That in itself summed up Arsenal’s problems; the movement was often static, exacerbated by playing three strikers up front whose naturally tendencies are not to play-make. Wenger tried addressing that somewhat by moving Alexis to the left but too often he opted to dribble instead of playing a quick give-and go with his full-back. Unfortunately this is not atypical of Arsenal, who once again faltered, or flattered to deceive in the big matches. Because so much of Arsenal’s play is predicated on passing the ball well and playing attractive football, thus creating a perception of superiority that is often enough to overwhelm teams lower down. But against the top sides the players (and the manager) seem so anxious to make a statement – a stylistic impression – that play can become very messy very quickly. Paul Hayward of The Telegraph calls this a “conviction deficit”.
To understand that why this happens, first we must understand Wenger. Explaining Arsene Wenger’s philosophy is a trickier task than at first it actually seems. It’s widely accepted that he’s an attacking coach but can that be distinguished from a coach that favours possession first? For example, his Arsenal side do not stretch the pitch as wide as other possession-orientated sides might; instead the Wenger way is to stretch the field vertically in the build up to avoid the press, and then drop a midfielder in to pick up the ball in the extra space. Other teams such as Barcelona – at the far end of the attacking possession extreme – stretch the play horizontally, firstly by splitting the centre-backs and then dropping a midfielder in between.
The importance of possession is preached of course – Arsenal practice a drill called “through-play” whereby a team lines up as it would in a normal match but without opponents, so that the players can memorise where team-mates are intuitively – but keeping the ball must have means: patience is only tolerated to an extent.
This idea of ‘verticality’ works against most sides as they tend to defend deep against Arsenal, and while that throws up problems of its own, Wenger is secretly happy to face those sides as it means they have most of the play. However, it can be a problem when teams play high up, as we saw last season most notably against Liverpool.
In a broad sense, you can argue that Arsenal’s main problem in the 2-2 draw with Liverpool was not with the ball, but their positional discipline off it. However, this game was not an isolated case. They were equally as bad at Anderlecht, Swansea, Dortmund, and West Brom (which being all away matches, highlights there is a psychological factor there too). Putting aside the personnel that were missing, whenever Arsenal got the ball, there was often no opposite and attractive movement.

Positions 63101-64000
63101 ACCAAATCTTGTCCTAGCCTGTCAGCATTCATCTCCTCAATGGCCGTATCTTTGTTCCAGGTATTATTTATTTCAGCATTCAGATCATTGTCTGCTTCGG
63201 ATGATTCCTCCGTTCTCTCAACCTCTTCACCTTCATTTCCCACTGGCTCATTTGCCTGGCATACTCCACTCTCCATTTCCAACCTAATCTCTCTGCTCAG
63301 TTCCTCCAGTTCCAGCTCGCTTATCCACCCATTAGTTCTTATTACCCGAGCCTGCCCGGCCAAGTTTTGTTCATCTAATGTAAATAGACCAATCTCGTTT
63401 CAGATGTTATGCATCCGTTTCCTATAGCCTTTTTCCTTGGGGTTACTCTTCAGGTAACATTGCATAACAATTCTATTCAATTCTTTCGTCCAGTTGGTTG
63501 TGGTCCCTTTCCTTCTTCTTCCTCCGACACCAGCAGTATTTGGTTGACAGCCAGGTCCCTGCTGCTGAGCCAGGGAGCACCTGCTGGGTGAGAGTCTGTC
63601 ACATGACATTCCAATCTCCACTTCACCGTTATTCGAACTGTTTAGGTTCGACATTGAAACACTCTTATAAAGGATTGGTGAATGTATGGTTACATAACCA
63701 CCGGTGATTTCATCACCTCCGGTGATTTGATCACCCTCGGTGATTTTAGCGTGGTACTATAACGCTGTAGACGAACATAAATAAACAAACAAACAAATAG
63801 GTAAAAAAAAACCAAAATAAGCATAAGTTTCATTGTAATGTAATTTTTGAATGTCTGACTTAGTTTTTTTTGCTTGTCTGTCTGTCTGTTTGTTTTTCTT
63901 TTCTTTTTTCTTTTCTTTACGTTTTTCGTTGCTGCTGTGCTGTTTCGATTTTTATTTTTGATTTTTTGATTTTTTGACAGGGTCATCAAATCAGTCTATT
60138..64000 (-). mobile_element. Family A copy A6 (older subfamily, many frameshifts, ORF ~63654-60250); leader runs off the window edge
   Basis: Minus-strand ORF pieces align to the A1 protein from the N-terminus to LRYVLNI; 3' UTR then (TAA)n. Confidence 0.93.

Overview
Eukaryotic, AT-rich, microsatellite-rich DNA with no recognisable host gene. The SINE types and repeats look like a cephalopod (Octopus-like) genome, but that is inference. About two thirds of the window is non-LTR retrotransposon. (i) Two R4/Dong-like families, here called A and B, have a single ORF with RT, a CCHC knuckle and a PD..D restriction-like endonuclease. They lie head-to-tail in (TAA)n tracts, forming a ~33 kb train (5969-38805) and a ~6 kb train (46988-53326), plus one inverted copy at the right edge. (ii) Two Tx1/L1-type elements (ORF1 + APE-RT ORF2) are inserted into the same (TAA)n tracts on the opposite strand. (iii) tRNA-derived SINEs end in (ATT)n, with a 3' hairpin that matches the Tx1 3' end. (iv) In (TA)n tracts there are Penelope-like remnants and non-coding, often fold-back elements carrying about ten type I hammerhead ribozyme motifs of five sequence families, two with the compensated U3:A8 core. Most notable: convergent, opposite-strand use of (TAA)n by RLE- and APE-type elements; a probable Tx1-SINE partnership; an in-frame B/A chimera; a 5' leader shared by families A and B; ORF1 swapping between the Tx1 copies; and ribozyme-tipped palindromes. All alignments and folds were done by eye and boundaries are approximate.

Instead, players often stood in their positions and found that whenever they got the ball, the best solution was to dribble out with it or pass it long. By contrast, Liverpool’s approach was far more fluid and accurate, with options all over the field. Arsenal’s pressing strategy, muddled by a lack of rigorous detail, was pulled all over the place by the way Liverpool stretched the play horizontally and gave themselves a numerical advantage in all areas of the field.
When The Reds had the ball at the back, Lucas would often drop in, transforming the back three into a four a outnumbering Arsenal’s high-press. The ball would then be transferred to the flanks where the wide centre-back would combine with the wing-back, all the while the front three buzz around the final third, looking to get into pockets behind Arsenal’s central midfield. Liverpool’s chief threat came from when they got the ball to the left, to Markovic or Coutinho, often outnumbering Chambers 2v1 or 3v2, but were let down by poor finishing around the box.
To Arsenal’s credit, they limited Liverpool’s forays into the penalty area by dropping deep, but that was mainly because they were forced to. Flamini was often overwhelmed by the runners around him that the natural thing was to drop on top of the centre-backs and essentially operate as a broken team. Brendan Rogers would have been aware that, despite defeating Newcastle so comprehensively, gaps were there to be exploited, as Stoke did previously, when Arsenal press with the two central midfielders. Unfortunately, the lack of a penalty box specialist denied them of being really penetrative. Instead, pot-shots or cut-backs from the edge of the box were common occurrences.
When Martin Skrtel equalised in the last minute, it was the least that Liverpool deserved though Arsenal had a late chance for a smash-and-grab win with Santi Cazorla. He was Arsenal’s best player on the pitch, the only one who looked like transforming their defence to attack. Unfortunately, his cut-back to find Olivier Giroud was a rare moment of class from Arsenal.